Washington (CNN) - Former Mississippi Gov. Haley Barbour has no plans to formally endorse Mitt Romney now that his fiercest challenger, Rick Santorum, is no longer in the presidential race.
But Barbour, a respected Republican party elder who voted for Newt Gingrich in last month's Mississippi primary, acknowledged that Romney is the de facto GOP nominee and said he plans to help him get elected in November through his work with the powerful super PAC American Crossroads.
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"I didn't endorse anybody in 2008, and I am not going to endorse anybody this time," Barbour told CNN in a phone interview Wednesday. "But obviously I am going to do everything I can do to help Romney get elected."
Barbour is raising money for Crossroads, the well-funded super PAC co-founded by Karl Rove that recently began airing television ads attacking Barack Obama in key battleground states.
Crossroads must operate independently of any political campaign, the main reason Barbour said he isn't coming out with a full-throated endorsement of Romney.
"Because of my activity with American Crossroads, it's probably just as well I not allow any appearance that I am involved with Mitt's campaign," he said. "But I am very involved with American Crossroads in hopes of getting a new president named Mitt Romney."
Following a lengthy Republican primary fight, which raised questions about Romney's support among conservative voters and forced him to tack to the right on several key issues, Barbour advised Romney to aggressively focus on a policy-heavy message that questions Obama's handling of the economy.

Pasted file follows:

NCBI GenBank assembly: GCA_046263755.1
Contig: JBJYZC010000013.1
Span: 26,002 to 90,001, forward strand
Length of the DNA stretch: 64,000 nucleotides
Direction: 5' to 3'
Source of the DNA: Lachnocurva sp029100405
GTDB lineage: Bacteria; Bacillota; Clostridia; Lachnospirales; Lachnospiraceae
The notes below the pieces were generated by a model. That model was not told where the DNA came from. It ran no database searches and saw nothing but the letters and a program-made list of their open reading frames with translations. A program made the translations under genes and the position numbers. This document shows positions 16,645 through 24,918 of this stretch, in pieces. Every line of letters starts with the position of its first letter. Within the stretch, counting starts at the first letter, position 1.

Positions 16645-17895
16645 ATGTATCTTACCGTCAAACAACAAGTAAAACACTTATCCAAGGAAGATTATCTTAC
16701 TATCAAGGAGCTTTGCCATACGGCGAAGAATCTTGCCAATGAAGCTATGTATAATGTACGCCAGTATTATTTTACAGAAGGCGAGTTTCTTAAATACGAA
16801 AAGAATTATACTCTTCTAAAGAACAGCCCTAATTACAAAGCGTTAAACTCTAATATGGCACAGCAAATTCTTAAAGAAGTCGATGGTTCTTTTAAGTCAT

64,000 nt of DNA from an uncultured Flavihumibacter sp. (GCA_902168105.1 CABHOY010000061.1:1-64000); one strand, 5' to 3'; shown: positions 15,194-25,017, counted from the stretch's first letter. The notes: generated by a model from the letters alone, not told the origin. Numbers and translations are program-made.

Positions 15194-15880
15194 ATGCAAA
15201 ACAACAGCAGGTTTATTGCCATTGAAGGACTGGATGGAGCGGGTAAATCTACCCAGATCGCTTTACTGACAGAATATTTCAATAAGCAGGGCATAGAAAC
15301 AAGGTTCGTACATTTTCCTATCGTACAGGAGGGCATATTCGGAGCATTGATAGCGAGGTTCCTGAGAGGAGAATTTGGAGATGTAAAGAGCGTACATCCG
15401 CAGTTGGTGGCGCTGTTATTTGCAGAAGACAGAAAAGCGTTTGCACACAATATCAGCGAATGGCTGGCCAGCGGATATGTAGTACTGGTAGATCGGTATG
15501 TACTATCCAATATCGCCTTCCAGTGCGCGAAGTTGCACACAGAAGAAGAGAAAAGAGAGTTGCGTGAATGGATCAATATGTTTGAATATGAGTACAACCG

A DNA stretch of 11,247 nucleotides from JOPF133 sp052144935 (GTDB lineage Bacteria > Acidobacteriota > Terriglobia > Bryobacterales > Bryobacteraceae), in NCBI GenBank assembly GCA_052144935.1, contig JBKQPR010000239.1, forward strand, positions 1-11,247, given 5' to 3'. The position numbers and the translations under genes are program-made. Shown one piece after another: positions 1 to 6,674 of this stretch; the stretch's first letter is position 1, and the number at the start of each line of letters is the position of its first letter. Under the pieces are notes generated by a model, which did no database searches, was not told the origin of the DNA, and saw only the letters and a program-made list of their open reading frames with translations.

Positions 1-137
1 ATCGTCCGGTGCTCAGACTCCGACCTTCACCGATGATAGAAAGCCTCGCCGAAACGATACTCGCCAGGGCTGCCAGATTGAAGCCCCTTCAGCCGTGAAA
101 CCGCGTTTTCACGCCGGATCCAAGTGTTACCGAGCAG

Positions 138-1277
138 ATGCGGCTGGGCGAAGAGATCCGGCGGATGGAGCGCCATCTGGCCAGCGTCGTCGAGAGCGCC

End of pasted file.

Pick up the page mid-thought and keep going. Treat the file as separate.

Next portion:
Barbour said that theme will be enough to keep the conservative base excited while also appealing to independent voters who will ultimately decide the election.
"This campaign is going to be waged in the center," Barbour said.
"Don't ever forget that Barack Obama is the great uniter of Republicans. The party apparatus, the conservatives, the tea party, the organizations like small businesses and the NRA, they will be very active in providing volunteers and our base will be very active. That's critically important. But the election is going to be decided by a few million people, most of whom voted for Obama last time but have the same level of buyer's remorse as ticket purchasers on the Titanic."
Barbour also advised Romney to ignore the vice presidential chatter bubbling up around Washington now that the Republican race is effectively over.
"If I were giving advice about that, it would be don't hurry," he said. "Give a lot of time to make this decision and don't make it until you have to, because you have more good information three months from now than three weeks from now."
"I wouldn't even talk about it now except to say that our candidate needs to pick a running mate who is ready to be president," Barbour added.